The book is about a marriage that looks perfect from the outside but has many secrets hidden that reveal that marriage is far from being perfect. Grace, a faultless lady from the onset seems to have it all with a good looking, perfect and caring boyfriend who after six months of knowing him gets married to Jack. This guy is nothing short of amazing as he is charismatic, a good provider a caring and devoted husband. They all look happy but only Grace knows what happens behind closed doors. In the beginning, he charms her with his good looks and his devotion to her sister Millie who has Down Syndrome. This is however short-lived because soon after the wedding Grace finds out that she’s married to a psychopath. As a child, Jack lived with his cruel father that kept his mother locked up. Together they both tortured her mother and eventually, Jack ended up killing her mother and blamed it on his father.

During his adult life, he searches for a woman he could torture similar to what he would do to his mother. He over time maintains a brilliant persona of a kind lawyer which easily makes it for others to believe that he’s the all-around perfect person. Grace’s neighbor, Esther is suspicious of this perfection but ultimately doesn’t know how to confront it.

As the story unfolds you will be taken through a rollercoaster of emotions as some scenes are full of tension, others gory and disturbing while others will frustrate you all this while Grace devices a plan to kill Jack. In the end, the story ends exactly like anyone would expect, Grace is able to tactfully kill Jack while pretending to be a distressed wife. This was well played out.However, the end felt a little rushed as the reader is left in suspense not knowing if Grace was truly able to get away with murder once the police unravel the mystery surrounding Jack’s death.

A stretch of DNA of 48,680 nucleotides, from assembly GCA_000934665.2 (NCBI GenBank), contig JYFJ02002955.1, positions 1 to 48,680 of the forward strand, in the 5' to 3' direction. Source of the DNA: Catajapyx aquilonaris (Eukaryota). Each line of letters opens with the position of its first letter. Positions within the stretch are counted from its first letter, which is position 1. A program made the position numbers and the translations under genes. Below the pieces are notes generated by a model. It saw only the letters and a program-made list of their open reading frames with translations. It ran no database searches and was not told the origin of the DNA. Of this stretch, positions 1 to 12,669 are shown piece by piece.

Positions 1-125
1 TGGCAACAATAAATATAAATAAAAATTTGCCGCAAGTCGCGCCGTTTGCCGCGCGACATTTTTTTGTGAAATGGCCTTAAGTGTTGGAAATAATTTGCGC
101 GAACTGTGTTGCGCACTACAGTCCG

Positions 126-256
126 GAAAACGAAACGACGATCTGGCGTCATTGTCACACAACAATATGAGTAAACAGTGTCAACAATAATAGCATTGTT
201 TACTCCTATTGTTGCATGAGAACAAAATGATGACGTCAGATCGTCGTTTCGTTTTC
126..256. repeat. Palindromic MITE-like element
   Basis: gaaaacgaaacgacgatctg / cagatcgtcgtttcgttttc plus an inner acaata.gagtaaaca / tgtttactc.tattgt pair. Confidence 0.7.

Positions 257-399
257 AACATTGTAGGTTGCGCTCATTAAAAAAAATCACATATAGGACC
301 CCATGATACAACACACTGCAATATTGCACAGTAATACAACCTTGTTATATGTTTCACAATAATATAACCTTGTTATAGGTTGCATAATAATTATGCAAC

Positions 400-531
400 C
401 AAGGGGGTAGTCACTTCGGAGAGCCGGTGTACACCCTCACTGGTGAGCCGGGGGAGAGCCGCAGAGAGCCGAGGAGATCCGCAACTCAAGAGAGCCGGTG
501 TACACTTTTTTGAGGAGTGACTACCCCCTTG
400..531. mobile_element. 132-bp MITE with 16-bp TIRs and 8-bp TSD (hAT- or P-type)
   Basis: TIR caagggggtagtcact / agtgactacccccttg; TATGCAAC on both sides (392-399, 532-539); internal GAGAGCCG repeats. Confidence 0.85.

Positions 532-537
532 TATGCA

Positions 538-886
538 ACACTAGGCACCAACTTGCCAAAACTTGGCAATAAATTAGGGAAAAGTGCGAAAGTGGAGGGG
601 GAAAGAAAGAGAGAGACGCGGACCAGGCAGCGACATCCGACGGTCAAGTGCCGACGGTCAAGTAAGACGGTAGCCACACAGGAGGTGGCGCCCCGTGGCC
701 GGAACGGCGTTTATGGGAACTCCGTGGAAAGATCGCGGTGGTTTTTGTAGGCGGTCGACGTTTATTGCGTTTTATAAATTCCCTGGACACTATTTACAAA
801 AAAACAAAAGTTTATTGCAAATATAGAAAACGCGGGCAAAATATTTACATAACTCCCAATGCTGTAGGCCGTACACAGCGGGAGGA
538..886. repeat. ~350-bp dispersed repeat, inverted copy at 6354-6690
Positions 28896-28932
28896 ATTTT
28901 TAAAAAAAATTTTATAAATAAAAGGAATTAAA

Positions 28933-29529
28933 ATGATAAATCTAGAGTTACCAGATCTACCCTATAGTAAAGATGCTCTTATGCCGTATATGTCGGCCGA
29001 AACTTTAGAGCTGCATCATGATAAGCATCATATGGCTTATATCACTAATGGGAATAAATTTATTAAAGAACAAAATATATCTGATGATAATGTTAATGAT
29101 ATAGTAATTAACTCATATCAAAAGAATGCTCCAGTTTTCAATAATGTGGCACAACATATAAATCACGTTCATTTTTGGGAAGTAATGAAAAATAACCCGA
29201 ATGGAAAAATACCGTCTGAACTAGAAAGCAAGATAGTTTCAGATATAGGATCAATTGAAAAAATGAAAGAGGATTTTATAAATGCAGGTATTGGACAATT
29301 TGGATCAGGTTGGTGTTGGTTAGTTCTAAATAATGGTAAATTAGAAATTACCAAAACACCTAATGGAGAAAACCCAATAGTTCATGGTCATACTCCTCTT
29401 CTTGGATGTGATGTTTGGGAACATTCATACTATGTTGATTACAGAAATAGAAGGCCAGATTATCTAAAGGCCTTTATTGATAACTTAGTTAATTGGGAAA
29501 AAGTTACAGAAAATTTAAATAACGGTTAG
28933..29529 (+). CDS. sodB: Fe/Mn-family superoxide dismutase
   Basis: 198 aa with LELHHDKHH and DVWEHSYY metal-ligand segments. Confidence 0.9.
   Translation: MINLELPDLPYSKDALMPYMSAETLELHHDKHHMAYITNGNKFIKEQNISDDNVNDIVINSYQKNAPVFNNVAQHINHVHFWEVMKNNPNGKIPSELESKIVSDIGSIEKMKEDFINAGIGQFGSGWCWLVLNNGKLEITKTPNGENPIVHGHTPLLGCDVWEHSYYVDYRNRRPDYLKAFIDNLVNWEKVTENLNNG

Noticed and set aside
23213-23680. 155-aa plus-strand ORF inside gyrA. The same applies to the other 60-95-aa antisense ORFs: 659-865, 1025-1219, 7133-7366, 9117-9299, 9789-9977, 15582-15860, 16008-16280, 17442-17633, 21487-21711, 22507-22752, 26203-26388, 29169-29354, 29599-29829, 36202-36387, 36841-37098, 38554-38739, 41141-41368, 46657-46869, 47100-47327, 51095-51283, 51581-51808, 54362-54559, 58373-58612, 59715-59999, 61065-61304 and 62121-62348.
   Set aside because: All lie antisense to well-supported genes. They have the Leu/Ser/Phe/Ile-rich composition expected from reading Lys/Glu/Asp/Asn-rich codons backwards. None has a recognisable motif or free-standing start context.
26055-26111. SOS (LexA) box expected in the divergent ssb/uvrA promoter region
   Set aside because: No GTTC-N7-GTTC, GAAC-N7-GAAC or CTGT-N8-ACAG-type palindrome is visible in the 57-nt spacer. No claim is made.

Book Reviews

Aleph by Paulo Coelho

“Aleph: the point at which everything is in the same place at the same time.”aleph

The reason why I picked this book is, it’s an autobiography of Paulo Coelho. I have been an avid reader of his books and follow his blog posts religiously. I had high hopes of getting to understand more about the author through this book.  I had a preconceived notion stemming from his earlier books such as the Alchemist.

When you read the prologue, it gives you an idea of the intent of the book, which is a spiritual journey, self-discovery, and healing of a drained soul. Believing that this is an autobiography I expected something different, more rooted in contemporary problems that perhaps we could all relate. The storyline is below my expectation; it’s in sharp contrast to my assumption. This book involved deep and thought-provoking spiritual elements; I preferred reading it in the morning lest my eyelids failed me and drooped.

The book begins by the author describing how he felt disconnected with his spiritual self and seeks his mentor J to find out what was happening, in my opinion, this is contradicting considering he is a world-renowned author living a good life he’s got everything he needs. The author starts his quest for his inner peace; he does this by committing to meet his readers across Russia via Trans Serbia railways. At one of the book signing event, he meets a young girl Hilal who wants to talk with him. According to this girl, she claims to know him in another life, Coelho has the same connection to this girl and believes they have met.

In ‘Aleph’ the author discusses his search for inner peace, spirituality, unknown realms, his belief in reincarnation and magic. The Aleph brings us to the plot of the story, as the author shows us a dose of rituals, history, revenge, and redemption.

The cherry on the cake is his words of wisdom and pithy comments such as :

  1. Courage can attract fear and admiration, but willpower requires patience and commitment
  2. Life is the train, not the station